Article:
- One in three workers with annual family incomes less than $35,000 experienced a cost-related barrier to obtaining medical care between 2007 and 2017, according to a study by the Integrated Benefits Institute (IBI), and nearly one in four delayed medical treatment. The study is based on data collected by the Centers for Disease Control and Prevention.
- IBI found that on average, employees with cost barriers to medical care had an average of 1.9 more lost workdays per year than low-income workers without cost barriers to care. These barriers led to a 70% increase in lost work time compared to a baseline of 2.7 lost workdays, IBI said. While fewer employees with annual family incomes above $35,000 faced cost barriers to care, their decision to delay or skip medical care took a similar toll on workplace absences.
- Enrollees in a high-deductible health plan were 75% more likely than low-deductible enrollees to experience barriers to healthcare based on cost, researchers said, and health savings accounts (HSAs) did not reduce the risk of cost-related barriers for employees with high deductibles. IBI noted an association between both flexible spending accounts and coverage for prescription medications and a reduction in the risk of experiencing cost-related barriers to care.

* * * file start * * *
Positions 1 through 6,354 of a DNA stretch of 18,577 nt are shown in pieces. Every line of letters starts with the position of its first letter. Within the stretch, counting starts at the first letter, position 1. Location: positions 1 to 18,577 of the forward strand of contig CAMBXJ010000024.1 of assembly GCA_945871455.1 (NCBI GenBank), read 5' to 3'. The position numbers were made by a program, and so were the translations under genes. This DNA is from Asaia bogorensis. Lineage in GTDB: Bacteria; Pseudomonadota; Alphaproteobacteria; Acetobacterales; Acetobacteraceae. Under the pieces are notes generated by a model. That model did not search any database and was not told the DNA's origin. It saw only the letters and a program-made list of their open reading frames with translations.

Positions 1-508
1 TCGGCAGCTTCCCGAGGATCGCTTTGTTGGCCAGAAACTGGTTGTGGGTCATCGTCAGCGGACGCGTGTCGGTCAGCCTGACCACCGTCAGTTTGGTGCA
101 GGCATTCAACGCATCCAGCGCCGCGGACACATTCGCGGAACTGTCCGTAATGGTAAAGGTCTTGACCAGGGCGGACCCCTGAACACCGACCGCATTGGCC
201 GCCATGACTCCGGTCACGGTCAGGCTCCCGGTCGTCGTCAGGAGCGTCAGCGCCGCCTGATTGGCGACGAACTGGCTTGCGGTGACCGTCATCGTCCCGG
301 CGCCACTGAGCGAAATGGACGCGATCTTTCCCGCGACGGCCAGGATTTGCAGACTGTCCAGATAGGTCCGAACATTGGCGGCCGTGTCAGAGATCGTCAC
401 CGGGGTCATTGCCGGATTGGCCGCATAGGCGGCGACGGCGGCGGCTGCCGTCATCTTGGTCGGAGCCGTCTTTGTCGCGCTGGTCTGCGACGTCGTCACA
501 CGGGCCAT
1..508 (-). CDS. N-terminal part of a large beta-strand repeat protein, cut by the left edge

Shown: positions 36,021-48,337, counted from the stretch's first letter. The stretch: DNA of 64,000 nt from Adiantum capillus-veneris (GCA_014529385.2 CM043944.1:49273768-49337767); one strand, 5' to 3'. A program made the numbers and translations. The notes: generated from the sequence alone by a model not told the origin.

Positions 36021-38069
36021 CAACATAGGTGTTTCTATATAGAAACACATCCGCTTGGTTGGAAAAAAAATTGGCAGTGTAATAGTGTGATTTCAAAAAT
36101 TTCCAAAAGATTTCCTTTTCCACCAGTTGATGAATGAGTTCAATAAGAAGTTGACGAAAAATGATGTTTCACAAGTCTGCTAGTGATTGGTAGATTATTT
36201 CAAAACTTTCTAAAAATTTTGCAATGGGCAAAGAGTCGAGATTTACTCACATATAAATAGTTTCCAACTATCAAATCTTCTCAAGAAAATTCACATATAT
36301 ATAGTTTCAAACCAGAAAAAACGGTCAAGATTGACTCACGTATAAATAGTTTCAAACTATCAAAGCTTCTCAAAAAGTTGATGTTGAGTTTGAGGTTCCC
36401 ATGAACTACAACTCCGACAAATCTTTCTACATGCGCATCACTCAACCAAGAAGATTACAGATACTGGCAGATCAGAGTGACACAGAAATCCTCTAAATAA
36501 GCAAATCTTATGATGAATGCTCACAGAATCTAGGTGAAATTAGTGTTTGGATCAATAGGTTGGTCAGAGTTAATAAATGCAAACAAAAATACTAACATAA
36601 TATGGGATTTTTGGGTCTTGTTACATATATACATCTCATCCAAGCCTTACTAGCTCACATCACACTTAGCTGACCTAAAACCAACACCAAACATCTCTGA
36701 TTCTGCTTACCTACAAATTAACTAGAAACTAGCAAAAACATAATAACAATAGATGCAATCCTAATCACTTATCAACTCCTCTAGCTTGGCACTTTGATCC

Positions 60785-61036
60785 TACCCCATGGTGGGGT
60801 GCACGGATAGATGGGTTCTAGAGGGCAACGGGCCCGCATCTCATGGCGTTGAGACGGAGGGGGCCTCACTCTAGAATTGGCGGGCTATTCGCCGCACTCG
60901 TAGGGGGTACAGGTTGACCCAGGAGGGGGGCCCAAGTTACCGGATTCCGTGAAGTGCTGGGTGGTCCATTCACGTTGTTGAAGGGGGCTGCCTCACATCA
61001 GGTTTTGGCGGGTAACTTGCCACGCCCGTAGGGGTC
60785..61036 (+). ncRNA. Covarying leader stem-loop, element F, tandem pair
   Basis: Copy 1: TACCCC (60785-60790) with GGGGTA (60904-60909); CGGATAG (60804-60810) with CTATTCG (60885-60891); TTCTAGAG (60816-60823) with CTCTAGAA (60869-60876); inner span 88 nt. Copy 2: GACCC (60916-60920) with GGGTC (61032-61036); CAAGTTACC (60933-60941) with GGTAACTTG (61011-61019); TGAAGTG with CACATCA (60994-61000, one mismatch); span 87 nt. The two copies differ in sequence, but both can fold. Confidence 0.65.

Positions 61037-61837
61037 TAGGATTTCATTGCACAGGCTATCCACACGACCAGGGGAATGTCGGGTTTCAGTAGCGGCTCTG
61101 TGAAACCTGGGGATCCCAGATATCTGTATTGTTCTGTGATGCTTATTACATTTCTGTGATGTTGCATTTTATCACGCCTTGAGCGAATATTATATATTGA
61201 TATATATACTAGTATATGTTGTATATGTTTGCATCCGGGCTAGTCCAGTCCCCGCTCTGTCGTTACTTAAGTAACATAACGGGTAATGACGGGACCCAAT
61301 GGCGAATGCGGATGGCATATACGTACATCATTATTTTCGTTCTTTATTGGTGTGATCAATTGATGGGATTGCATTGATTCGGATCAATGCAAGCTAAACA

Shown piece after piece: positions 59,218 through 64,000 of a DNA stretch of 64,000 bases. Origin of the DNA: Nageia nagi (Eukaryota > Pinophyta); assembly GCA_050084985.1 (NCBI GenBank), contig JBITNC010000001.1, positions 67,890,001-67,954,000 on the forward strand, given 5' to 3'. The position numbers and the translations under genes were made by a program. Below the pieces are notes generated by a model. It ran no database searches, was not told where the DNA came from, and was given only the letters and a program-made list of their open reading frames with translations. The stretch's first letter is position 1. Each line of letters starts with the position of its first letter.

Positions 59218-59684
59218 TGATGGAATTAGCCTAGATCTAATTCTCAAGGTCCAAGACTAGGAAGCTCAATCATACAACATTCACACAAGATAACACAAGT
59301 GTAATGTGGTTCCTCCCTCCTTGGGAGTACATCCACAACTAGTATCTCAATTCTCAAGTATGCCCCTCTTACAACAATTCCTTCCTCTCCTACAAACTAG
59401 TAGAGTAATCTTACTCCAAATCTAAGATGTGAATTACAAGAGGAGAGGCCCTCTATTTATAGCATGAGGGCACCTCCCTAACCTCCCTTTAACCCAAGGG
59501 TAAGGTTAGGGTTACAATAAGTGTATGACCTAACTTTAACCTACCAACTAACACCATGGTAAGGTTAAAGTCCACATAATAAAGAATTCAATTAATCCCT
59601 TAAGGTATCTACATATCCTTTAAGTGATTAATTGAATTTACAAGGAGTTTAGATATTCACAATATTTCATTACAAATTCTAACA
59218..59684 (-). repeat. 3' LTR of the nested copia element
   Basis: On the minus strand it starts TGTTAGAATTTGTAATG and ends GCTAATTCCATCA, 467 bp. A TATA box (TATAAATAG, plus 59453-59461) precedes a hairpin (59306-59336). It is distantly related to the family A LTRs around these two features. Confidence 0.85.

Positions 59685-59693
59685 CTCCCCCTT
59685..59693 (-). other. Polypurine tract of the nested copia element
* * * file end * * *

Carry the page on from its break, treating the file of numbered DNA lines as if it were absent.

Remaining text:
Faced with hefty increases in the cost of providing health plans, many employers have turned to high-deductible plans — either with or without HSAs. As of 2017, about 43% of U.S. adults under the age of 65 with private health insurance coverage were enrolled in a high-deductible health plan, according to a CDC report.
Research on consumer-directed health plans, which are high-deductible plans that typically include an HSA or health reimbursement arrangement and usually have lower premiums, has shown that people with common chronic diseases enrolled in high-deductible, consumer-directed plans spend less on healthcare and use fewer services than peers enrolled in other plan types.
In an effort to address concerns that the large deductibles associated with consumer-driven health plans cause people to go without medications and healthcare services, the IRS issued a rule earlier this month that effectively allows people to use HSAs to pay for treatment associated with the conditions, Healthcare Dive reported.
Apart from reducing cost barriers to medical care, employers may want to examine research on how sick leave should be structured. Workers need at least 10 paid sick leave days to significantly raise the odds that they will take time out for preventive healthcare, according to researchers in a joint study by Florida Atlantic University and Cleveland State University.